Feather keratin hydrolysates obtained from microbial keratinases: effect on hair fiber

BMC Biotechnol. 2013 Feb 18;13:15. doi: 10.1186/1472-6750-13-15.


Background: Hair is composed mainly of keratin protein and a small amount of lipid. Protein hydrolysates, in particular those with low molecular weight distribution have been known to protect hair against chemical and environmental damage. Many types of protein hydrolysates from plants and animals have been used in hair and personal care such as keratin hydrolysates obtained from nails, horns and wool. Most of these hydrolysates are obtained by chemical hydrolysis and hydrothermal methods, but recently hydrolyzed hair keratin, feather keratin peptides, and feather meal peptides have been obtained by enzymatic hydrolysis using Bacillus spp in submerged fermentation.

Results: Keratin peptides were obtained by enzymatic hydrolysis of keratinases using Bacillus subtilis AMR. The microorganism was grown on a feather medium, pH 8.0 (1% feathers) and supplemented with 0.01% of yeast extract, for 5 days, at 28°C with agitation. The supernatant containing the hydrolysates was colleted by centrifugation and ultra filtered in an AMICON system using nano-membranes (Millipore - YC05). The Proteins and peptides were analyzed using HPTLC and MALDI-TOF-MS. Commercial preparations of keratin hydrolysates were used as a comparative standard. After five days the feather had been degraded (90-95%) by the peptidases and keratinases of the microorganism. MALDI-TOF mass spectrometry showed multiple peaks that correspond to peptides in the range of 800 to 1079 Daltons and the commercial hydrolysate was in the range of 900 to 1400 Da. HPTLC showed lower molecular mass peptides and amino acids in the enzymatic hydrolysate when compared with the commercial hydrolysate . A mild shampoo and a rinse off conditioner were formulated with the enzymatic hydrolysate and applied to hair fibers to evaluate the hydration, with and without heat, using a Corneometer® CM 825. The hydration was more efficient with heat, suggesting a more complete incorporation of hydrolysates into the fibers. Scanning Electron Microscopy showed deposits of organic matter in the junction of the cuticles that probably collaborates to the sealing of the cuticles, increasing the brightness and softness.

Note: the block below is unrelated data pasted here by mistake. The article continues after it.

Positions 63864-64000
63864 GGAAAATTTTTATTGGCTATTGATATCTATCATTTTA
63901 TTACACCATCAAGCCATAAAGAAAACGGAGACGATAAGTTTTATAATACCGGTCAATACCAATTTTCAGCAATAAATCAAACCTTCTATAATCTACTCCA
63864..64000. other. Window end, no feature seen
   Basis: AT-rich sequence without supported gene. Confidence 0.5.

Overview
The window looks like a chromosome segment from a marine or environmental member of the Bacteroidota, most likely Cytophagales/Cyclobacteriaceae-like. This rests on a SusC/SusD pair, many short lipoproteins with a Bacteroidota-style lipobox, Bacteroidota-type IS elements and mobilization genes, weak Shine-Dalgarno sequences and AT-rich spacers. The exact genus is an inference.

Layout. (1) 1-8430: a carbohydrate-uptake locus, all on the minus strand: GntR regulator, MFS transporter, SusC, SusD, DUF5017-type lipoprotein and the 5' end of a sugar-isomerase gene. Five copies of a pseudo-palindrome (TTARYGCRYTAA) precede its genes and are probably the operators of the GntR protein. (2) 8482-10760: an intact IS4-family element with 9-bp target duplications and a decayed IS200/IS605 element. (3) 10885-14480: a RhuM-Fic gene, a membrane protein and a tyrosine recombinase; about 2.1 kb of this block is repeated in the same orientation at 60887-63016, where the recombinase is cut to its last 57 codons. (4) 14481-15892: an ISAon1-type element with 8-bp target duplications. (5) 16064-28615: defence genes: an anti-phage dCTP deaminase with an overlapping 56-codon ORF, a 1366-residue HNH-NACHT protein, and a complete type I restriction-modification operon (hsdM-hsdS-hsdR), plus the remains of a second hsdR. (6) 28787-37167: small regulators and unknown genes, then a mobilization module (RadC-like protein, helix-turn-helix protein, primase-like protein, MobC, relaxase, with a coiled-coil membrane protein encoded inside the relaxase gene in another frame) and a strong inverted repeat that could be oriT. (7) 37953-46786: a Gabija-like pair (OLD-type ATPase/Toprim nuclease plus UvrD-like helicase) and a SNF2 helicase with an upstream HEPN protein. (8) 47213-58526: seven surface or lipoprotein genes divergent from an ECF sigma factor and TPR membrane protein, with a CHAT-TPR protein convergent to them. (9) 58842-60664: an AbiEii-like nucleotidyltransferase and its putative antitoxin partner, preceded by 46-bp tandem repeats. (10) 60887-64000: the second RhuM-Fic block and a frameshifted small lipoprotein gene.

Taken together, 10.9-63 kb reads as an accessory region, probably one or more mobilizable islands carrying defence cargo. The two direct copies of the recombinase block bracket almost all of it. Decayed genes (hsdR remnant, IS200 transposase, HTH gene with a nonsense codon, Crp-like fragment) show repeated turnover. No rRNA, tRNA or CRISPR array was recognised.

Conclusions: These results show that the enzymatic method to produce keratin peptides for hair care products is an attractive and eco- friendly method with a great potential in the cosmetic industry.

Publication types

  • Research Support, Non-U.S. Gov't

MeSH terms

  • Animals
  • Bacillus subtilis / metabolism
  • Chromatography, High Pressure Liquid
  • Feathers / metabolism*
  • Hair / chemistry
  • Hair / pathology*
  • Hydrolysis
  • Keratins / chemistry
  • Keratins / metabolism*
  • Microscopy, Electron, Scanning
  • Peptide Hydrolases / metabolism*
  • Peptides / chemistry
  • Spectrometry, Mass, Matrix-Assisted Laser Desorption-Ionization
  • Temperature
  • Water / chemistry


  • Peptides
  • Water
  • Keratins
  • Peptide Hydrolases
  • keratinase